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How much should a photographer charge in Mumbai?

Being a photographer the first question that comes to your mind is how much should I charge for my services? If I charge too much I won't have enough clients and if I charge too little I won't enjoy working. You may have friends who are photographers or you may every now and then witness photographers that are making a lot of money and if you do come across such people online IGNORE. Ignore them because you don't know everything about their lives so stop comparing yourself to other people and concentrate more on what you want to do and what you can do.

If what you read so far makes sense and If you're a freelance photographer who is wondering how to decide and how much to charge for your services, read ahead.

How much should I charge?

There are going to be many people with different opinions and perspectives on this matter, I'm going to give you mine.

The answer to this question depends on many things but the one that matters is; Where are you in your freelance photography career. Are you a Beginner? a Mid-level photographer? or are you a professional photographer?

Let's answer this one by one.

How much to charge as a beginner?

This method can be applied at any stage of your photography career but think about how much would you want to get paid in a full-time job? If you go for a good company you and if you're lucky the highest you would get is INR 30,000/- per month.

Now in a 30 day month, you would work for 22 days so 30,000 divided by 22 is INR 1363/- Per day, INR 681/- for half a day, and if you are working for 8 hours a day in a full-time setup your hourly rate would be INR 170/-.


Per Month = INR 30,000/-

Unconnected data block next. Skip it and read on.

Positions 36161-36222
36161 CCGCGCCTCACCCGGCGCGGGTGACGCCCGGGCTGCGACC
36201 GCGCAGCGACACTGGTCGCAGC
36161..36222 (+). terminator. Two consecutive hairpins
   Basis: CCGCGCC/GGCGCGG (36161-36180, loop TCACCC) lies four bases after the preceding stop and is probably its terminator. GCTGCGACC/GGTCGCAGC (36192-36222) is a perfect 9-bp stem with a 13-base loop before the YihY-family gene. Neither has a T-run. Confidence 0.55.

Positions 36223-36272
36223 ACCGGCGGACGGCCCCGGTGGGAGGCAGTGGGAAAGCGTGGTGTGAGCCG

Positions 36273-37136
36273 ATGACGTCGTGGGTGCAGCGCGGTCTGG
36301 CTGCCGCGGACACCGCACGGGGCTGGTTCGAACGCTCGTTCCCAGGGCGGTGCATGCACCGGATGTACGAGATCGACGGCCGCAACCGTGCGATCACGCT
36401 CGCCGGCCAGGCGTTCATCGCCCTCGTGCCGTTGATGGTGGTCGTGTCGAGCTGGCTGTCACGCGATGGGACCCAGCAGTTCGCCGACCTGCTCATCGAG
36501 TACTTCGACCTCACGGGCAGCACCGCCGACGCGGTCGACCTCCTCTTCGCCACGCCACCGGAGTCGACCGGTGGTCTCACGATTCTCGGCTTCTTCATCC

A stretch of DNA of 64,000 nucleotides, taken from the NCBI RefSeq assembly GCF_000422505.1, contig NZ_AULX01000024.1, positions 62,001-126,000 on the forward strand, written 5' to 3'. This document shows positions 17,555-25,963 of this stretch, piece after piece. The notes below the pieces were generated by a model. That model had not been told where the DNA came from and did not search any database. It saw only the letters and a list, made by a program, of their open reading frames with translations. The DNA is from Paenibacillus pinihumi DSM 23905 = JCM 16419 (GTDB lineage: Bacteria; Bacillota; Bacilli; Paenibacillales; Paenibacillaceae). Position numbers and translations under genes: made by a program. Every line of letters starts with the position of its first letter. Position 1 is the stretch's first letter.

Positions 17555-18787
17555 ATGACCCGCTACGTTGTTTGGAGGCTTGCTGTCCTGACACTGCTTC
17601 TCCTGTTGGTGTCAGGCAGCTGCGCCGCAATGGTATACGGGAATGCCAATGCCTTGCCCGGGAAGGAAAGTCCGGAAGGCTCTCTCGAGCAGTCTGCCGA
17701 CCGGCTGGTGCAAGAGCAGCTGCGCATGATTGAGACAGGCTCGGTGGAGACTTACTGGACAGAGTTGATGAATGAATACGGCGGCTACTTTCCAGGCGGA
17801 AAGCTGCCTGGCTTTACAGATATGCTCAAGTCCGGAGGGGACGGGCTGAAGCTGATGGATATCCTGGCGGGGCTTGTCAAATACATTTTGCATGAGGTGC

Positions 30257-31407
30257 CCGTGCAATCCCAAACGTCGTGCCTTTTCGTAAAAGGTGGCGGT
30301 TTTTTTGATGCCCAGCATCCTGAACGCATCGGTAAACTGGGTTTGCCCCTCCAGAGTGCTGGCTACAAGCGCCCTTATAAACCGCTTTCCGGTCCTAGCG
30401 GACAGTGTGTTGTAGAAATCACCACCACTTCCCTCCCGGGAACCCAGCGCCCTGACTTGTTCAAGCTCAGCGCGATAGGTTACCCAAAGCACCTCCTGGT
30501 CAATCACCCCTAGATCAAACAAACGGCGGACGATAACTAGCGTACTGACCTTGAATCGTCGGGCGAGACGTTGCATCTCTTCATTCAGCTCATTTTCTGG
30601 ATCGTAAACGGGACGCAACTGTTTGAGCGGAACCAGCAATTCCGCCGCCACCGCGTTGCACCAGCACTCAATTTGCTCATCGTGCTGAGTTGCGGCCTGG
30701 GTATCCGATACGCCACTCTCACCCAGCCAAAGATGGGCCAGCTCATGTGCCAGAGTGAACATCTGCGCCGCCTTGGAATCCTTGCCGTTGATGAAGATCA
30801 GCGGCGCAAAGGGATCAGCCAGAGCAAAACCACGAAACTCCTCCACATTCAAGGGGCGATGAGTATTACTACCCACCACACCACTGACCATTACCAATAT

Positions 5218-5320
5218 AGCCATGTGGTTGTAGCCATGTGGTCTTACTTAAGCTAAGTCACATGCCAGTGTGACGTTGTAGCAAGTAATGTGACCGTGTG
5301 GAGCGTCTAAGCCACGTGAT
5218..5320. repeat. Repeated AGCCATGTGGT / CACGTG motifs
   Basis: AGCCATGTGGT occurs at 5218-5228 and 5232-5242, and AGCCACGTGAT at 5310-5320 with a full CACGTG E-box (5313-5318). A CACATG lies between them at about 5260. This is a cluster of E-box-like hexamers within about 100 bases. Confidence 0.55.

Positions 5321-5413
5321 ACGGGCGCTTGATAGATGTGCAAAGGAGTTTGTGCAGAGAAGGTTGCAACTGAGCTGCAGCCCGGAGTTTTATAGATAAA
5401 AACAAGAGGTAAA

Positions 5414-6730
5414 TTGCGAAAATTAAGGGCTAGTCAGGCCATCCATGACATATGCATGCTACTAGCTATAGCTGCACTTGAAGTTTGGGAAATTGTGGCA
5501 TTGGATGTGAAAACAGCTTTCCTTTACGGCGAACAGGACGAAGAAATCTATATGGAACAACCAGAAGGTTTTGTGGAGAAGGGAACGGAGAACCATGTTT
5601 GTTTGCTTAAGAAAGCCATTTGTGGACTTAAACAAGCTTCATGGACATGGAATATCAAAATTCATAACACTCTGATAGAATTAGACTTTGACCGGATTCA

Per Day = INR 1363/-

Per Hour = INR 170/-

One thing a photographer starting a photography business forgets is that he is not only going to be taking pictures but he is going to be doing other things as well. A freelance photographer or a photography business owner has to do Editing, has to take care of equipment costs, has to Advertise, market, rent equipment, and so on. Just how we decided the cost for your services, decide how much would you need to add to your services to cover for all these additional things required to run a business.

A point worth mentioning is that when you are just starting you shouldn't worry about how much you're getting paid (advice I wish someone would have given me). At the beginning stages worry more about Contacts, exposure, and portfolio. Connect with other photographers, stylists, creative directors, friends, and family and see who is looking for a photographer or who can get you more work. Take pictures of your friends and family, take pictures of whoever is willing to get clicked, experiment with different techniques of photography, and try to master the skill, and if someone wants to or is willing to pay in the process, great!. If you concentrate more on contacts, exposure, and building your portfolio in the beginning, it'll be helpful and easier to get work later but once you feel you know enough people and have a great portfolio, stop working for free or for less pay.